Now this is really getting good. We are to change our command and training structure as the European Navies. Oh how soon we forget. Let our navy have the this type of training so when we go to war against islands like the Falkland’s. Hopefully the USN can have the same results. LOL!!!
Granted I may not have clicked on some link to read about something but surely to god if you were in the USN during this time you read the USN reports and memos that they, UK Navy, depleted or just about depleted all their torpedo’s shooting at a submarine that wasn’t even within 100NM, but hey, they didn’t hit a cargo ship!!!
Tuesday, 4 May 1982
FAA, 800 Sqn, Hermes (right - MOD (Navy)), aircraft carrier, flying Sea Harrier shot down over Goose Green, Falklands
TAYLOR, Nicholas, Lieutenant §, C020574N, died
Sheffield, destroyer, hit by Argentine Super Etendard-launched Exocet missile SE of Falklands, sank on 10 May
BALFOUR, David I, Lieutenant Commander, C013406T
BRIGGS, David R, Petty Officer Marine Mechanic, D1348157, posthumous DSM
COPE, Darryl M, Catering Assistant, D168369Y
EGGINGTON, Anthony C A, Weapon Engineering Artificer, D76798T
EMLY, Richard C, Sub Lieutenant, C027074H
FAGAN, Robert, Petty Officer Cook, D073064N
GOODALL, Neil A, Cook, D180188Q
KEUNG, Lai Chi, Chinese (Unclassified), (service number not given),
KNOWLES, Allan J, Leading Marine Engineering Mechanic, D106285M
MARSHALL, Tony, Leading Cook, D0101325D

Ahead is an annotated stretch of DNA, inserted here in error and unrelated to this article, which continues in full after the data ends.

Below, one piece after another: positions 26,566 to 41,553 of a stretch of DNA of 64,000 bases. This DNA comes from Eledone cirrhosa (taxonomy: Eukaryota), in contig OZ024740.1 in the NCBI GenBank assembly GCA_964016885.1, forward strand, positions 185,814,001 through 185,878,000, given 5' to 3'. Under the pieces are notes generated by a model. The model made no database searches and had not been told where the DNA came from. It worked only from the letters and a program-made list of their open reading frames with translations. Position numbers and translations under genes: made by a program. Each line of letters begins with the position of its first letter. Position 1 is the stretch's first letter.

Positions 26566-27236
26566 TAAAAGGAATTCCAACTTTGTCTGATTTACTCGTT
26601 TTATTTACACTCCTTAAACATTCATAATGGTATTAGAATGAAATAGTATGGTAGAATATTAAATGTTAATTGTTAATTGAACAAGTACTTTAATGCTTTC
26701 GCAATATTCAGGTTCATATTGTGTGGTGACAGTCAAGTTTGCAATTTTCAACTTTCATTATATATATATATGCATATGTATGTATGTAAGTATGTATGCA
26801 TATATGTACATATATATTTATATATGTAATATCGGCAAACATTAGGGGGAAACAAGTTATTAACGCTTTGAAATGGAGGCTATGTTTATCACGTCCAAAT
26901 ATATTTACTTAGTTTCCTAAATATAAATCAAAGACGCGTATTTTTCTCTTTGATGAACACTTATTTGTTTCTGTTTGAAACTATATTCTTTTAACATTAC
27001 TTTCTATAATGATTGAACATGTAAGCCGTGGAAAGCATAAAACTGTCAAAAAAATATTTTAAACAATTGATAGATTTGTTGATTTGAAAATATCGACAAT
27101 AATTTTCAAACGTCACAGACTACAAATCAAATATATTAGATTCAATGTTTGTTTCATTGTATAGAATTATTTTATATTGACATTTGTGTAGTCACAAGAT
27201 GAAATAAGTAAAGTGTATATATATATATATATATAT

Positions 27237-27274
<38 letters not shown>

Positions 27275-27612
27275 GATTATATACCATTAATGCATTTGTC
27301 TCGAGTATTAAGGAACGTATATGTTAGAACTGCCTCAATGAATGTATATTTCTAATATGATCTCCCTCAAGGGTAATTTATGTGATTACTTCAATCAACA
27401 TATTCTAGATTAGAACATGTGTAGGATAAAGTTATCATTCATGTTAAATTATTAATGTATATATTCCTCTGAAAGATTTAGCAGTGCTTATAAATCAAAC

NORMAN, Anthony R, Petty Officer Weapon Engineering Mechanic, D126569P
OSBORNE, David E, Cook, D158914V
SULLIVAN, Kevin R F, Weapon Electronics Artificer 1c, D082300A
SWALLOW, Andrew C, Cook, D178106E
TILL, Michael E G, Act/Chief Weapons Mechanic, D099091A
WALLIS, Barry J, Weapon Engineering Mechanic, D135931G
WELLSTEAD, Adrian K, Leading Cook, D134889L
WELSH, Brian, Master at Arms, D088134X
WILLIAMS, Kevin J, Cook, D176707S
WOODHEAD, John S, Lieutenant Commander, C021900A, posthumous DSC
Thursday, 6 May 1982
FAA, 801 Sqn, Invincible, aircraft carrier, two Sea Harriers lost in bad weather, SE of Falklands
CURTIS, William A, Lieutenant §, C027154R, died
EYTON-JONES, John E, Lieutenant Commander §, C016085B, died
Wednesday, 19 May 1982
FAA, 846 Sqn, Sea King crashed after bird strike NE of Falklands, 18 members of the Special Air Service, one Royal Signals and one RAF also lost
LOVE, Michael D, Corporal Aircrewman, RM, P035079S, posthumous DSM